A man who was fined $500 by the state of Oregon for warning officials about a problem with local red-light traffic cameras has been vindicated, with the Institute for Transportation Engineers (ITE) validating and recommending the mathematical formula he developed. 

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Six-year battle

The endorsement marks the end of a nearly seven-year saga for Mats Järlström, which began when his wife received a red-light camera ticket.

That got him thinking about how traffic lights are timed.

He did some research and discovered the formula that sets yellow light schedules is from the 1950s. Järlström argued it’s incomplete because it doesn’t account for the behaviours of drivers making right-hand turns — meaning some people are ticketed for unavoidable situations.

Mats modified the formula with simple, “eighth-grade math” and shared it with scientists, the government — including his city council in Beaverton — and the media.

Met with hostility

When Järlström e-mailed the Oregon State Board of Examiners for Engineering and Land Surveying it initiated a two-year investigation, ruling he had practiced engineering without a license.

In Oregon, only state-licensed professionals can assume the “engineer” title.

Mats’ penalty was a $500 fine and a warning not to refer to himself as an engineer, despite holding an electrical engineering degree from Sweden.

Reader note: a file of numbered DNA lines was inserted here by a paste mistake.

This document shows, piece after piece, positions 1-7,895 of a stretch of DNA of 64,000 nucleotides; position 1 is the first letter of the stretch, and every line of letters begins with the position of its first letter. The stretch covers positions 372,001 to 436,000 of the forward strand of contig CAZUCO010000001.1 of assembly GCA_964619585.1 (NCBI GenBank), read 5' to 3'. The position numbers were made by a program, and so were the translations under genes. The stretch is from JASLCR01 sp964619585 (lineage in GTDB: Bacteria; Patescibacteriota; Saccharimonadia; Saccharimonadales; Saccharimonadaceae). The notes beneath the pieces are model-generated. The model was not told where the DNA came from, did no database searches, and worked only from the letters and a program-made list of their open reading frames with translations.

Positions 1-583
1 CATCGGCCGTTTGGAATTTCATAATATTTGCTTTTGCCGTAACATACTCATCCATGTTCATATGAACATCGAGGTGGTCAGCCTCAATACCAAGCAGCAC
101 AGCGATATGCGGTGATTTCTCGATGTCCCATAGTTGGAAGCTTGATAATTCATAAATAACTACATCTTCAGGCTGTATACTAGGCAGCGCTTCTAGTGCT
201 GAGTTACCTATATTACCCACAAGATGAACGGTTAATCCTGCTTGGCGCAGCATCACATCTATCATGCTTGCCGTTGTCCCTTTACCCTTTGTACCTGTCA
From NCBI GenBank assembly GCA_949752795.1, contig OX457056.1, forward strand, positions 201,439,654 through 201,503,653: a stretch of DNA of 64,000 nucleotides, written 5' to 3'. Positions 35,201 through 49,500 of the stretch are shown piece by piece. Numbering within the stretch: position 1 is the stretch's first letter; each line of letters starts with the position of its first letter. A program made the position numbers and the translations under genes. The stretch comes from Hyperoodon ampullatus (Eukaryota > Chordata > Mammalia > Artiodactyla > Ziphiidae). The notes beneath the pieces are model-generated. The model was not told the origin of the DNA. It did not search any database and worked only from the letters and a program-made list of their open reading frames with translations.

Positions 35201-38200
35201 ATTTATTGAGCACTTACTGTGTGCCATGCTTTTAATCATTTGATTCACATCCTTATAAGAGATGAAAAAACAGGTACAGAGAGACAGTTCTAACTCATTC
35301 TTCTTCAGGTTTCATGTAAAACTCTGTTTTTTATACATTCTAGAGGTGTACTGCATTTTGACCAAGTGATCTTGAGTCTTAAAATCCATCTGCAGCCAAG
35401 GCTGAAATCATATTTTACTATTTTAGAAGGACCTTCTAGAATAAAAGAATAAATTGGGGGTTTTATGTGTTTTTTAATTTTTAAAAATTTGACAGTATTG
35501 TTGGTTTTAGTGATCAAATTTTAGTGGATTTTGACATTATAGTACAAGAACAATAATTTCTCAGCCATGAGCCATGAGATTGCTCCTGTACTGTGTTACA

He sued the board and filed a federal lawsuit, arguing the state had “no right” to grant licensed experts a monopoly on ideas. He also questioned the ban on qualified individuals calling themselves an engineer.

Judges ruled in his favour and agreed his free speech had been violated. The court determined Oregon had no right to punish individuals who truthfully describe themselves as an engineer and granted Mats the freedom to discuss his findings. 


Last month, the ITE released the results of an independent, multi-year study and announced it will adopt Järlström’s formula. The ITE says the changes will make traffic light timing fairer and could improve public safety.

“It’s very emotional,” Mats said in an interview with KOIN6. “It’s been a long battle.”

“The problem is if you have a system in place and they have done something for a long time, and you say that’s wrong, it’s pretty hard for someone within that system then to admit they have done something wrong for such a long time.”

ITE plans to release a more detailed report in the weeks to come with its updated recommendations.

The guidelines are voluntary and municipalities aren’t obligated to follow them, but it’s suspected many localities around the world will.

Mats says his next step is to work toward a national standard that will help keep drivers and pedestrians safe.

“I wish that the federal government will issue a uniform standard across the United States, and I am working towards an international standard, which makes it easier for us drivers to know how to behave when we encounter a yellow traffic signal anywhere in the world,” he told Motherboard.